Certainly that’s changed now, and regardless of what kind of golf fan you are, there are details to Clark’s story that can captivate. If you like nerding out over mechanics and shotmaking, his 190-mph ball speed off the tee and precise short game will get you going. If you respond more to human interest, his early-career struggles upon the death of his mother will be relatable.

(And if you’re a fan of rare names, a man called Wyndham probably caught your attention. It means ‘from a windy village,’ in case you’re curious. Can an endorsement deal with the hotel conglomerate be far behind?)

So, what am I saying? I guess I’m saying that I was wrong to write off Wyndham as a compelling wynner, er, winner.

But, you know what? Everyone has a story, even if we don’t know it yet. Surely we would’ve discovered a lot more about top-20 finishers Austin Eckroat or Min Woo Lee had they been hoisting the trophy Sunday evening.

I’m not going to apologize for favoring the men whom I simply knew more about. That’s just how we’re wired as humans, try as we might to keep a completely open mind with this sort of thing.

I have a tongue-in-cheek ‘rule’ that I often cite near the conclusion of major golf tournaments: The least interesting storyline will always come through.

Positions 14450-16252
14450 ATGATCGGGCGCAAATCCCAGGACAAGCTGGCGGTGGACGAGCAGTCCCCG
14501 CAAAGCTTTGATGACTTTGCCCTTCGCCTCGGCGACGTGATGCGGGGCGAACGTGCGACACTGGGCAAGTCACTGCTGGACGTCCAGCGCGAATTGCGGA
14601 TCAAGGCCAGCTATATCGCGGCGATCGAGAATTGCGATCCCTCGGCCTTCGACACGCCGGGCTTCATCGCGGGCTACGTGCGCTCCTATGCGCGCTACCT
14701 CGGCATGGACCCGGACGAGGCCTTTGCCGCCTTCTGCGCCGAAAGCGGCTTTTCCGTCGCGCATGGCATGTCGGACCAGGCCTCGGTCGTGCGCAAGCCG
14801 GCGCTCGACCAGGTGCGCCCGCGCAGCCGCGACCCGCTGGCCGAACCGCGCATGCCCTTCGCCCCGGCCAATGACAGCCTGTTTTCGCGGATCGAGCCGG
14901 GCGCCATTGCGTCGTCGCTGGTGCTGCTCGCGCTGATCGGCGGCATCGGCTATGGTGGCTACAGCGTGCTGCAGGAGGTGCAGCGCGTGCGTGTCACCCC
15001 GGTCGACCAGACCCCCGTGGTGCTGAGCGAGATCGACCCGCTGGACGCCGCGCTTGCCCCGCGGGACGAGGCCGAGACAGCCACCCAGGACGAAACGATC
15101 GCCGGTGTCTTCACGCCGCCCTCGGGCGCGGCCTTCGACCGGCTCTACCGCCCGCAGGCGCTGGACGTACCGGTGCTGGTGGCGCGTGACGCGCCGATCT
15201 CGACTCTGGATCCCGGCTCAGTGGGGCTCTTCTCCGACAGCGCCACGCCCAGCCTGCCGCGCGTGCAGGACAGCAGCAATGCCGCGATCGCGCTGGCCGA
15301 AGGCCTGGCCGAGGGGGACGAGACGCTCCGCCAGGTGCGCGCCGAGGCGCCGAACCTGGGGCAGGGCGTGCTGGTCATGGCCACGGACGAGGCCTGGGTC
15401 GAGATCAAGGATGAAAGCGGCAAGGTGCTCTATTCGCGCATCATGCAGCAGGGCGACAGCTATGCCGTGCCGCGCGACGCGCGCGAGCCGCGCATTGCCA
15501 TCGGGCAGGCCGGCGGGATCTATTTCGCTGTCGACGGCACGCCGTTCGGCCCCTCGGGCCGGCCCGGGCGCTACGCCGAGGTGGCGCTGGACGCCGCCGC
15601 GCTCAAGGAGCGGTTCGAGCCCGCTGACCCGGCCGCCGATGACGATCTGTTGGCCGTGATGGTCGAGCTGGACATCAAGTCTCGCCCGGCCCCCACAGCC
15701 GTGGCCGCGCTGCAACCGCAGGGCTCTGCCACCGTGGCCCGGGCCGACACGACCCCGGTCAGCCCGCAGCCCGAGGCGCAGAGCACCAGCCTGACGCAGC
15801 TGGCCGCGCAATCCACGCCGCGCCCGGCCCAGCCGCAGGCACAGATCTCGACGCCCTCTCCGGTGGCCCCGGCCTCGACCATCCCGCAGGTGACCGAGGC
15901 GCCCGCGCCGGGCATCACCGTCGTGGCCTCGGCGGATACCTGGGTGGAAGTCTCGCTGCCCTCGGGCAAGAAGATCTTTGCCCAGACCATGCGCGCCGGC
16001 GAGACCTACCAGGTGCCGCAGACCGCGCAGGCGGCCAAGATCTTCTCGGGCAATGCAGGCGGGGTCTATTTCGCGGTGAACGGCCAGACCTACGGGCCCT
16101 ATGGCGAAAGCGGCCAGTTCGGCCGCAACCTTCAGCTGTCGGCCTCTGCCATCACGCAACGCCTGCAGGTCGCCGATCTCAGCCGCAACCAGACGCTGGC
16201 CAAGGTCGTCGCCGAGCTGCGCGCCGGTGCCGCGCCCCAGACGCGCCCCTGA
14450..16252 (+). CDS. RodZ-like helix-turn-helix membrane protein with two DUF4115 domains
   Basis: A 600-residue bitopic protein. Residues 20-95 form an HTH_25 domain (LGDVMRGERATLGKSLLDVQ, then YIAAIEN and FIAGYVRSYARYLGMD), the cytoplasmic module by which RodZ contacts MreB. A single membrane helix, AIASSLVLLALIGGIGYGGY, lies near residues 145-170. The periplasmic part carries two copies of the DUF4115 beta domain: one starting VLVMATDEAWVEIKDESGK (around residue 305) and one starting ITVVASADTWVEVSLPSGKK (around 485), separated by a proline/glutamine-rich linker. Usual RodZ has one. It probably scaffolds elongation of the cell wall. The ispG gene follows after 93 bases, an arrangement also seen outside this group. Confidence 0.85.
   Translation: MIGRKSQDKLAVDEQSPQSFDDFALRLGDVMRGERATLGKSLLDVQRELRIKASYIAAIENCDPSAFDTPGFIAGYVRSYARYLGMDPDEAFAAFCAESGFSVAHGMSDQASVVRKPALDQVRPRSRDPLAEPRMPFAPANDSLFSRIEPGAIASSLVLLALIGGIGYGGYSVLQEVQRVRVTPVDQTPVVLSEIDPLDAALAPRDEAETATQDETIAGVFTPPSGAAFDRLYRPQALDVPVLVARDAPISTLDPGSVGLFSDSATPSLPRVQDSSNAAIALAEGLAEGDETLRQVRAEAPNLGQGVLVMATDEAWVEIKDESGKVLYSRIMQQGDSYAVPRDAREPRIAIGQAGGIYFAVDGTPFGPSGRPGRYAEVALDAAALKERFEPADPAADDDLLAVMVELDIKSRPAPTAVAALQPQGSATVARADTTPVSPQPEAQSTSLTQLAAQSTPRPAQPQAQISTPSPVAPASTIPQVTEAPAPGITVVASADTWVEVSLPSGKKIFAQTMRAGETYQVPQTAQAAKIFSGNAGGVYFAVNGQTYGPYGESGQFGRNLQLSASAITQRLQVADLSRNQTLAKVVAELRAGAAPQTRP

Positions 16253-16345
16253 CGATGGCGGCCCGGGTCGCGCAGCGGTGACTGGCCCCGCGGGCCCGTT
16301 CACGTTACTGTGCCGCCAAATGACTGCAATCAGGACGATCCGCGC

Now, I realize that’s both rude and reductive. We’re coming off two very interesting men’s majors, both for the winners themselves and how they got there.

But there’s some truth to my blanket statement. To use the U.S. Open as an example, there’s one winner and 155 players who wish they finished higher. Even if we pare it down to the top 10 or top five, you’re still going against the odds if you prefer one or even two players to come out on top.

That is to say, a) I shouldn’t be surprised when a major finish leaves me a little cold, and b) that doesn’t mean there’s some universal force going against certain golfers. (Although, McIlroy might disagree after he offered a tepid L.A. reprise of last summer’s final-round stall at the Old Course.)

Winning in an individual sport remains wildly difficult. Even in the North American sports leagues, your team is still facing around 30 competitors for the big prize. Insert your LIV or Tour Championship joke here, but that’s better odds than a single player faces in all but the smallest golf fields.

At the same time, we all have only so much mental bandwidth when it comes to rooting interest. At least for me, I can’t be happy for everybody the same amount. I think that’s an unrealistic ask, even if you’re trying to be a fair-minded journalist, which I sometimes do.

So, congrats, Wyndham. Well played. I hope the afterglow of the major is satisfying for your competitive soul.

I still don’t regret wanting someone else to win.

A 15-year veteran of sports media, Matt Gajtka (GITE-kah) is the founding editor of PGN. Matt is a lifelong golfer with a passion for all aspects of the sport, from technique to courses to competition. His experience ranges from reporting on Pittsburgh's major-league beats, to broadcasting a variety of sports, to public relations, multimedia production and social media.